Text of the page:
Royal Wolverhampton NHS Trust’s senior paediatric physio Hannah Kendrick and occupational therapist Roz Roscoe have won a prize for embedding therapy activities in education.
Wolverhampton NHS Trust’s Roz Roscoe and Hannah Kendrick
Their innovative but simple idea – to make complex education, health and care plans for children with special needs available at a glance to teachers and parents – caught the eyes of judges at a Keele University best practice day for health professionals.
They have created picture boards and accompanying booklets for schools about the individual care plans for children with special educational needs and physical disabilities.
‘The board puts into pictures the advice that has been given by myself and Roz about the care of the child,’ said Ms Kendrick, who works two days each week in local schools. ‘The booklet expands on that.’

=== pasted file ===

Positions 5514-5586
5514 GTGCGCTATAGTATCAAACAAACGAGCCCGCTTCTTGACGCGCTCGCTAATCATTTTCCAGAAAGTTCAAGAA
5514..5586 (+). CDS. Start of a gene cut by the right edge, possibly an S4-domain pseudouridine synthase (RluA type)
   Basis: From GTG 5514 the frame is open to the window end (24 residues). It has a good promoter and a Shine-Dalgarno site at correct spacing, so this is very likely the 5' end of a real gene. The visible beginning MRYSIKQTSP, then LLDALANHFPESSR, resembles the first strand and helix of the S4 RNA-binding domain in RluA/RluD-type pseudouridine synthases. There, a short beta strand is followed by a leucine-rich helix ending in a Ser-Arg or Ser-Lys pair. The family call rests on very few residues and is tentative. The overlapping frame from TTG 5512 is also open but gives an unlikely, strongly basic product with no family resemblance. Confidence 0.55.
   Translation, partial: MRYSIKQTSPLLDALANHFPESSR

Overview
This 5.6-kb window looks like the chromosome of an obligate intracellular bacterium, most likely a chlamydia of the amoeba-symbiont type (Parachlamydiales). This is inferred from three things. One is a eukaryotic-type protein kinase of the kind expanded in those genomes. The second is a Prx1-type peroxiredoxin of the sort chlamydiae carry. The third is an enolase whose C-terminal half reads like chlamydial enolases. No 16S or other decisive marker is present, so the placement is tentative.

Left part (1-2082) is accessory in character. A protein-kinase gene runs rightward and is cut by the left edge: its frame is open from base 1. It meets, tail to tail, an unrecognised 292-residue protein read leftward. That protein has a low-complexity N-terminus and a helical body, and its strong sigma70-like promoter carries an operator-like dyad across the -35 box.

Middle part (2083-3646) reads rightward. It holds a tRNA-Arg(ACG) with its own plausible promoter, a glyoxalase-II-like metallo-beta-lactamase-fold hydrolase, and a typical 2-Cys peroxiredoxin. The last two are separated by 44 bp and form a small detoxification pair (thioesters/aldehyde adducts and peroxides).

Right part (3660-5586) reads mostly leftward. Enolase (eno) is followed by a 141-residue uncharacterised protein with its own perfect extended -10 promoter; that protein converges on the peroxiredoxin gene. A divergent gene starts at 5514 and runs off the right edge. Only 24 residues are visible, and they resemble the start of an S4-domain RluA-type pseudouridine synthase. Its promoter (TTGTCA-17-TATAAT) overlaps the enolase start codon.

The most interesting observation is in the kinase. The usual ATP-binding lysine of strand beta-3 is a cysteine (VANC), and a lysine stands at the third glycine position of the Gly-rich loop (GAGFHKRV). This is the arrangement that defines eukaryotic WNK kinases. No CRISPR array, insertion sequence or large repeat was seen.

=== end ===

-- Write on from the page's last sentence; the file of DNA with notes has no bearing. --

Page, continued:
‘One example would be where a child was wearing a splint. The board would show a picture of the splint, while the booklet would explain how the child can benefit and explain the correct use of this equipment.’
Joining up health and education
While the boards and booklets are currently only in use at two local schools, Ms Kendrick thinks the concept could be used more widely in collaborations between health and education services. She is keen to spread the word.
‘It does take a bit of time to set up, but once that is done, the board and booklet are really effective,’ she said.
‘They are very easy to use and we have had lots of positive feedback from the school staff. In essence, it’s a good way of knowing what a child’s plan is all about.’
The project supports the education, health and care plans for children and young people with additional needs up to age 25, introduced as part of the Children and Families Act 2014.
For further information, see Guidance for Paediatric Physiotherapists Writing Advice for Education, Health and Care Plans, published by the Association of Paediatric Chartered Physiotherapists.
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